- Rhijnhardt



View All Stories >>

Job Tips


Job Hunting – Tips for Candidates


Make job hunting work for you / Job hunting secrets that work
Let’s face it. The days of joining a company for 20 years and leaving with a gold watch, are over. Newcomers to the job market can expect ten to fifteen different jobs during their lifetime. If you are to survive the ever-changing job market of the 21st century, learning the art of job hunting is crucial.

Job hunting is a skill. Your goal is to stay in the recruitment process and avoid being screened out prematurely. Recruiters spend vast amounts of time managing the “screen out” risk of candidates. So should you.

During the job search there are at least three stages at which your application may be eliminated.

Sending your CV
This is the first screening process for any job vacancy. It is also your most important job search tool. As a professional CV writer, I see volumes of CVs that are simply not “screen fit”. When critiquing your CV, eliminate factors that could bring your job search to an abrupt ending.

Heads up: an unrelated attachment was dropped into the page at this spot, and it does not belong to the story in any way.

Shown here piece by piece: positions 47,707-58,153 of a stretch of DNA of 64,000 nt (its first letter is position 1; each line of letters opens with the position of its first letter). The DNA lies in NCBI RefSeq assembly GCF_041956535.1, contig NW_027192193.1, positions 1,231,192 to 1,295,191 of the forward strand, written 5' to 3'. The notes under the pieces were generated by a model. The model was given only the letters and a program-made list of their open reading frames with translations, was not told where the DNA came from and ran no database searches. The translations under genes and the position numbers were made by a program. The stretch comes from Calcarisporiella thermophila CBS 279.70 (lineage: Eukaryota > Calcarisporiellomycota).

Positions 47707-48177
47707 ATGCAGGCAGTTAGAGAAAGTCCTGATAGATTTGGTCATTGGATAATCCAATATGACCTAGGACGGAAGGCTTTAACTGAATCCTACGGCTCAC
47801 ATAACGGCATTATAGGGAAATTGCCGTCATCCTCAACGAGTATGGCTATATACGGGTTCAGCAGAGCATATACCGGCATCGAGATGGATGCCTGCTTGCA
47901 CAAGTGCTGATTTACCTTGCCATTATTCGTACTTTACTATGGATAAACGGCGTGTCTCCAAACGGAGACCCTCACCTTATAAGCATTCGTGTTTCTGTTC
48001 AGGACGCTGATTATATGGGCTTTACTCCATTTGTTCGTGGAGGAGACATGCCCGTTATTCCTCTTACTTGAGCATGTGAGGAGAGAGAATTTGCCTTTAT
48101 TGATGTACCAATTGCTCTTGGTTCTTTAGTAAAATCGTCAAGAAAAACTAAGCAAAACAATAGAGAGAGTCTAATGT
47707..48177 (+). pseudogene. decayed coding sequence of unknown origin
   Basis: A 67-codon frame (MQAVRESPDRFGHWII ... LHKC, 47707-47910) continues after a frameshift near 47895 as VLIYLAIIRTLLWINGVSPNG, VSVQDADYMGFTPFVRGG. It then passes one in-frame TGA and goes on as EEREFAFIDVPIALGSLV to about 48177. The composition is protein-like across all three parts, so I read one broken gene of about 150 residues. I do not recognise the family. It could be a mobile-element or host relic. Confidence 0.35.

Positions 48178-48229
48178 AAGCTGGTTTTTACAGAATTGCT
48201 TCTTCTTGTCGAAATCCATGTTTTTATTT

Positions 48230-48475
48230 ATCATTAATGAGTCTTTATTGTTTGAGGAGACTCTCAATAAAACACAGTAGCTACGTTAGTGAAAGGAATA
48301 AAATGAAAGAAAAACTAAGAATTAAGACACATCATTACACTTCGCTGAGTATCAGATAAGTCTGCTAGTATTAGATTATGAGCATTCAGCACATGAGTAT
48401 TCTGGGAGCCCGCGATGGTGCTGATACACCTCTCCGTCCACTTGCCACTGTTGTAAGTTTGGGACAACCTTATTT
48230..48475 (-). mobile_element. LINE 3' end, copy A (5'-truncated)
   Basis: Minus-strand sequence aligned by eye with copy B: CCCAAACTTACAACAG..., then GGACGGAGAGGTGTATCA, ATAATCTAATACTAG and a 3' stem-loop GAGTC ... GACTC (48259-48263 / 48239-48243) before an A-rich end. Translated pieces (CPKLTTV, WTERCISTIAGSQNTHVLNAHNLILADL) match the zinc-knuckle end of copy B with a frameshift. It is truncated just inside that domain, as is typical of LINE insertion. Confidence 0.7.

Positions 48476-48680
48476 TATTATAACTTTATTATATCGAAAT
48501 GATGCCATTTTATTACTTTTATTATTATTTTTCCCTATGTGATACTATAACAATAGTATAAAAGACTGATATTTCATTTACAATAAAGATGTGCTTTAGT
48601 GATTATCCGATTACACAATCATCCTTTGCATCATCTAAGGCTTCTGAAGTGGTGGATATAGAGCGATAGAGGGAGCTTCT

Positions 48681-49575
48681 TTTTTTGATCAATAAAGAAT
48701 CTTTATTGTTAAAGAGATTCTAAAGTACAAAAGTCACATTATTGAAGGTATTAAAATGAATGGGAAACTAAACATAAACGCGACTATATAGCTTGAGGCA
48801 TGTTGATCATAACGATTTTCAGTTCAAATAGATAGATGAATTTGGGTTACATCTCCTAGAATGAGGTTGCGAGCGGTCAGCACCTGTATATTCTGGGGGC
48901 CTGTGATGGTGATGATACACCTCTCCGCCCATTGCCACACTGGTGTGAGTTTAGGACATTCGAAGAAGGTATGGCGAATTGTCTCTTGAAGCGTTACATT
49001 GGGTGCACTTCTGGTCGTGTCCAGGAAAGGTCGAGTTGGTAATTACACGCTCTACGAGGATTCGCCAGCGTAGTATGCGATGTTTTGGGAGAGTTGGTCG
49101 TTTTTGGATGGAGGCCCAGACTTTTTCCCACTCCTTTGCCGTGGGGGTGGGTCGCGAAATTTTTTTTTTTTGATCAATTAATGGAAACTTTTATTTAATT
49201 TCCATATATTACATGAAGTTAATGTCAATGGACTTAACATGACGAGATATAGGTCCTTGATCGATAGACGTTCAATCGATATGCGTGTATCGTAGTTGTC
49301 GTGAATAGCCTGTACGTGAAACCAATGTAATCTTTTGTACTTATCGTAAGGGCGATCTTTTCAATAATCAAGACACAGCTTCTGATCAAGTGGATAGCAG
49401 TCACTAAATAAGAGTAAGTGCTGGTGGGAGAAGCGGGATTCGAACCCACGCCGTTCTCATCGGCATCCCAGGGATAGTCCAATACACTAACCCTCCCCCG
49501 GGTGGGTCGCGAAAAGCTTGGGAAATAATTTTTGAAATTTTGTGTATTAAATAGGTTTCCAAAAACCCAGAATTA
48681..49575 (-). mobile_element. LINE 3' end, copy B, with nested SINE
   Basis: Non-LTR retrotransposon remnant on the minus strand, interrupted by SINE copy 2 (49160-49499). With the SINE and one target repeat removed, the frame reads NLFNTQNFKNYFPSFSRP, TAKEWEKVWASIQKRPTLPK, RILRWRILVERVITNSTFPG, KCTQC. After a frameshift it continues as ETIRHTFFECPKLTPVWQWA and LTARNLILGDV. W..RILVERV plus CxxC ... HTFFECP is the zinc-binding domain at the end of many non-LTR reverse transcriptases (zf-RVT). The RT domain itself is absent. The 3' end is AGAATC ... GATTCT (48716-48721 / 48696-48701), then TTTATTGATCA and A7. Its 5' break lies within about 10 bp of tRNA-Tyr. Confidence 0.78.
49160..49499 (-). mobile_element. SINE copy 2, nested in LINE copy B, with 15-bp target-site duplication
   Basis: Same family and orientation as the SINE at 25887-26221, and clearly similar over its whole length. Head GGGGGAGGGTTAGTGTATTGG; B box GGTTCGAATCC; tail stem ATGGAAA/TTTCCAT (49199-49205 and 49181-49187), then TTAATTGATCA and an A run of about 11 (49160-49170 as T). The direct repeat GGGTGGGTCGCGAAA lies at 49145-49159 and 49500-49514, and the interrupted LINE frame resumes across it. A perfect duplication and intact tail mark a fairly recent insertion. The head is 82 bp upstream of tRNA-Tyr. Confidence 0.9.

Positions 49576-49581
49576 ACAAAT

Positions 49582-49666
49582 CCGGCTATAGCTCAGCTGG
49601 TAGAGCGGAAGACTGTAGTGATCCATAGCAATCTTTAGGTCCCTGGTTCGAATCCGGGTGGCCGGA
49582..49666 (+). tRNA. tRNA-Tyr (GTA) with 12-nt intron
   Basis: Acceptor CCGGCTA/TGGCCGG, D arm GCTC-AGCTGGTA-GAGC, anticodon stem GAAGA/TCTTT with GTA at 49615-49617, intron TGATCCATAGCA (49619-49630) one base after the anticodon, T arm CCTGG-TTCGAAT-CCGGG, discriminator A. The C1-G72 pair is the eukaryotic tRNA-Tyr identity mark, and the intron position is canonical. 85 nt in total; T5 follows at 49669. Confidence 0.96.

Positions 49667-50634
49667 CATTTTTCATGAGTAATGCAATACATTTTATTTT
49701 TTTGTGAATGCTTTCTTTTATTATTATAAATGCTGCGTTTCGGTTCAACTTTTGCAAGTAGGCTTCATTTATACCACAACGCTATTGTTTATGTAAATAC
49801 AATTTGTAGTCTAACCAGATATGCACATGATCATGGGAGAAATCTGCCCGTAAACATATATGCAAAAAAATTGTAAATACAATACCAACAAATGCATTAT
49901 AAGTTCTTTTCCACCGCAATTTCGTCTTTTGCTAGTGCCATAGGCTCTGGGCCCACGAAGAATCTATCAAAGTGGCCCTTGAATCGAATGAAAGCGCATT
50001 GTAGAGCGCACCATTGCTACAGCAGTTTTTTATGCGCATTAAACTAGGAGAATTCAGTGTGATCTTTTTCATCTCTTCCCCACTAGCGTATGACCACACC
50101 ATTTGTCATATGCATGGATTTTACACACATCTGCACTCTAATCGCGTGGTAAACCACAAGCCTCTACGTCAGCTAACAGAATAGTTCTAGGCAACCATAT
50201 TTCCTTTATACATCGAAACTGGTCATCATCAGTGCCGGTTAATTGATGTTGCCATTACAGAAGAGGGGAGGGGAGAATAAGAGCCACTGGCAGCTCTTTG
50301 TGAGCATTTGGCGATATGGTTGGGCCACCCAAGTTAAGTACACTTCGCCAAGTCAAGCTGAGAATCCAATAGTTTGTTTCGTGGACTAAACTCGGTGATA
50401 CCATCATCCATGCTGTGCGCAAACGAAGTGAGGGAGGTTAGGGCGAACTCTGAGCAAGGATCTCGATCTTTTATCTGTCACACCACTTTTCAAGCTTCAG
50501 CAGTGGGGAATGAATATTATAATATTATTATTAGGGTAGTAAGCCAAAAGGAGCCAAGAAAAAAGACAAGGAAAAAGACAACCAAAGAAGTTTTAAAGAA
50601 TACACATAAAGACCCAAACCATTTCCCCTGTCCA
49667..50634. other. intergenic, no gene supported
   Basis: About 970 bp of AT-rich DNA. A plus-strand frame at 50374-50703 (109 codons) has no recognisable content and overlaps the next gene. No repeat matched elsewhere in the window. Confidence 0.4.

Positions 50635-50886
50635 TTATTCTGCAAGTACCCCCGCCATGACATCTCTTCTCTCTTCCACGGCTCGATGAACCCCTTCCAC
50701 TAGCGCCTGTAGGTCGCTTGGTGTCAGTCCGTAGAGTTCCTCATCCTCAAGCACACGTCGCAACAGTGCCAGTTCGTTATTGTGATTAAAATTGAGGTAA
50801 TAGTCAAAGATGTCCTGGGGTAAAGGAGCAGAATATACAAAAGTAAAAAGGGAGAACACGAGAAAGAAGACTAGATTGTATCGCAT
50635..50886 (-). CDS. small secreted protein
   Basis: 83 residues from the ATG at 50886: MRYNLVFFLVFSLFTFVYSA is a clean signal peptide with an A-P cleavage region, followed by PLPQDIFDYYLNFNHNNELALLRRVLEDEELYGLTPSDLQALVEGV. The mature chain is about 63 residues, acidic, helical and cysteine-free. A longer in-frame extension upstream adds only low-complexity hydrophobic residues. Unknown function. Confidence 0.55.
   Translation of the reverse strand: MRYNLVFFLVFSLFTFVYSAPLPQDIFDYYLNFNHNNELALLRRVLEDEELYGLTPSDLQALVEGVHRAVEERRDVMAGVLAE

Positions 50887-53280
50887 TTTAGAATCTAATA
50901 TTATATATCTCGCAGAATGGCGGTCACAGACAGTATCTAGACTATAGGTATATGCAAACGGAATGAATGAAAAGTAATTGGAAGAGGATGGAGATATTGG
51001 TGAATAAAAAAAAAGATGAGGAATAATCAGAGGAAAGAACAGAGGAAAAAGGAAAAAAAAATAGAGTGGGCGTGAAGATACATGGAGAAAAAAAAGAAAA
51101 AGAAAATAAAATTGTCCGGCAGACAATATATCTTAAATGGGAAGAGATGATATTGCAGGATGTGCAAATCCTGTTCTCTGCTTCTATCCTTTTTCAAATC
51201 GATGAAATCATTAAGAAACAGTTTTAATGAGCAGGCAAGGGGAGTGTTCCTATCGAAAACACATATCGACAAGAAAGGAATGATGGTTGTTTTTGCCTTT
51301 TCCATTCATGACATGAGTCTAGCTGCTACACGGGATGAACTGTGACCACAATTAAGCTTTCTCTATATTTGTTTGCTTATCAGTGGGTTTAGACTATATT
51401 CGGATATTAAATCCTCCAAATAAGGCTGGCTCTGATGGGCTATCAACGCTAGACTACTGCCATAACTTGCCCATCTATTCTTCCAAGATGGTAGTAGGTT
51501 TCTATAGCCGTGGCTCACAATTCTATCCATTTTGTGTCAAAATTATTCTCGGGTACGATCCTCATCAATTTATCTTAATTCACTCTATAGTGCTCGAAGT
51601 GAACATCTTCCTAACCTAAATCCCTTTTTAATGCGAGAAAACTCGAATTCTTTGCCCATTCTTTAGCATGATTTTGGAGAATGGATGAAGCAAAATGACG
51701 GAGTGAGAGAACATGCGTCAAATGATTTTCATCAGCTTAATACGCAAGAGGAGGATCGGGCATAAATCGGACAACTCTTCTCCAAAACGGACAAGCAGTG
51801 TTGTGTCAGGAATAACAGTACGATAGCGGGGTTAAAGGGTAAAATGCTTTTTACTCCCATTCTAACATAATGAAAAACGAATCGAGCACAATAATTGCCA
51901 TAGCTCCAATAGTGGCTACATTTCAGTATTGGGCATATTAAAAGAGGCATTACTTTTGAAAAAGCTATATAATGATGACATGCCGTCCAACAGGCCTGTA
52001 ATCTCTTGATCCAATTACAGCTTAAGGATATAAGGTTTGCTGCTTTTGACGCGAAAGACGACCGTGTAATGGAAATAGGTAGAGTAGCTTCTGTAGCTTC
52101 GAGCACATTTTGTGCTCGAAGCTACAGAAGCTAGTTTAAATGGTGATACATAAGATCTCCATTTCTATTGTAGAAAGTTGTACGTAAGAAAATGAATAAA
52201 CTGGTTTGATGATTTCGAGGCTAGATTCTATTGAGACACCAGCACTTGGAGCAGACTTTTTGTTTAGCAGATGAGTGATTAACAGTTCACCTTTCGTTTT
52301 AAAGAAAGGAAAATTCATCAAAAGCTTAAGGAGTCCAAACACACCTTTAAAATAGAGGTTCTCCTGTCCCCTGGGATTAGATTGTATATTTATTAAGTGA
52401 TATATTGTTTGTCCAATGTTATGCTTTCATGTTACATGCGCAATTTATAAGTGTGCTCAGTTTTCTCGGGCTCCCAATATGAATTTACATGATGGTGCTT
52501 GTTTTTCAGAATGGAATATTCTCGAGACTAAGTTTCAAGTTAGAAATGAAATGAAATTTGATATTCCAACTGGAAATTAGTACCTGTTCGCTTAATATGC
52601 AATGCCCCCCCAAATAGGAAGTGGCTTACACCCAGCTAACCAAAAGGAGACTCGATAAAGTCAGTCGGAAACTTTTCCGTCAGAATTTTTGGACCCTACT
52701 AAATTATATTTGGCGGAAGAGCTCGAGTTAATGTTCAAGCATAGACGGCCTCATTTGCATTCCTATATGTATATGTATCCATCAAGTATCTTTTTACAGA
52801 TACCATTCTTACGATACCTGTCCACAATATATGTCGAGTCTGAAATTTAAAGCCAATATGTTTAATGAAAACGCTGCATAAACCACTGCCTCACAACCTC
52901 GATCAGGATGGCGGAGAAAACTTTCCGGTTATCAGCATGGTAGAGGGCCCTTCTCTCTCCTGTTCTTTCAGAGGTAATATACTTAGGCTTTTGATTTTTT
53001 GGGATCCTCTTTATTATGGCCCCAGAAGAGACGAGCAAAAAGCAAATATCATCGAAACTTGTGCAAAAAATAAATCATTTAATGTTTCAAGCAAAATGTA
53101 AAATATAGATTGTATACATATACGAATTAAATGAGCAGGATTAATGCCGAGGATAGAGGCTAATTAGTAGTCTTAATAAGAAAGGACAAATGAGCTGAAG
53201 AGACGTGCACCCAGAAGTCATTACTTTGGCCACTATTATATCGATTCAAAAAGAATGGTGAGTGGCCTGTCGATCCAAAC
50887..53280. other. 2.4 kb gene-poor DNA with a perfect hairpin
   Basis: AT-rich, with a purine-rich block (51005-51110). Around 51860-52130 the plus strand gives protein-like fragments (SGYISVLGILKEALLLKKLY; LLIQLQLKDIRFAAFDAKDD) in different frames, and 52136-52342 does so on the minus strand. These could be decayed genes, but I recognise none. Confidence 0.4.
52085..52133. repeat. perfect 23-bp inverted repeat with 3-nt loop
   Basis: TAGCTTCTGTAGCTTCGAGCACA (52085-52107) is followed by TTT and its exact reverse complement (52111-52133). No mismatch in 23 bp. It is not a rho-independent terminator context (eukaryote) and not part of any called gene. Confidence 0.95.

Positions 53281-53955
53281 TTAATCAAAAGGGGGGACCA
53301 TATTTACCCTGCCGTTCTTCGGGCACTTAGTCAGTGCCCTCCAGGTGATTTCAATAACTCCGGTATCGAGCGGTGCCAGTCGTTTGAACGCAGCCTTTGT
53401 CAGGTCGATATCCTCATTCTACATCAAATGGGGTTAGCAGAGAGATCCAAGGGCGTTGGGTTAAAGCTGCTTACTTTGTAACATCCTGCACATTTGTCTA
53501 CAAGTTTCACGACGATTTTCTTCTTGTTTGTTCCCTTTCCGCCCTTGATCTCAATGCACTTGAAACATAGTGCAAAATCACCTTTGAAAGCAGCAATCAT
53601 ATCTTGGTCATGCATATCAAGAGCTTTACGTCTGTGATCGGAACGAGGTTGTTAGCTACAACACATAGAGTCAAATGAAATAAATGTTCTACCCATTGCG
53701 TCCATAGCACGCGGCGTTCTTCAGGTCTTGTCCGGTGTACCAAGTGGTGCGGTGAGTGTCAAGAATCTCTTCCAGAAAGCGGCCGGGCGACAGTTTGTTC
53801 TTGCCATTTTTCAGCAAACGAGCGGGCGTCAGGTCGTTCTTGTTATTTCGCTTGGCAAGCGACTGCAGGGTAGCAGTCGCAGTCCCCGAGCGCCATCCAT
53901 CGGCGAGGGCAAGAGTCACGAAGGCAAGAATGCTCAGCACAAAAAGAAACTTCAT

Most CVs are laced with spelling and grammatical errors. Have your CV read by as many people as you can. Give it to a professional proof reader and at least one person employed in the same industry.
Don’t annoy recruiters. CVs with job gaps, missing dates and lack of specifics will not make the short list. Poorly written and badly designed CVs are difficult to read and waste time.
Avoid comments such as “I was tired of my job and wanted to move”, “I was headhunted”, or “I was offered a more lucrative contract.” They are instant grounds for elimination.
Recruiters are trained to find these and many other “knock-out” factors on your CV. When they do, they screen you out.

Interviewing
To make it through the next round of the hiring process, you’ll need to more than show up for the interview. Practice powerful interviewing skills with an interview counsellor or ask a friend. This is important for senior managers and executives who need to demonstrate the impact of their contribution on the bottom line.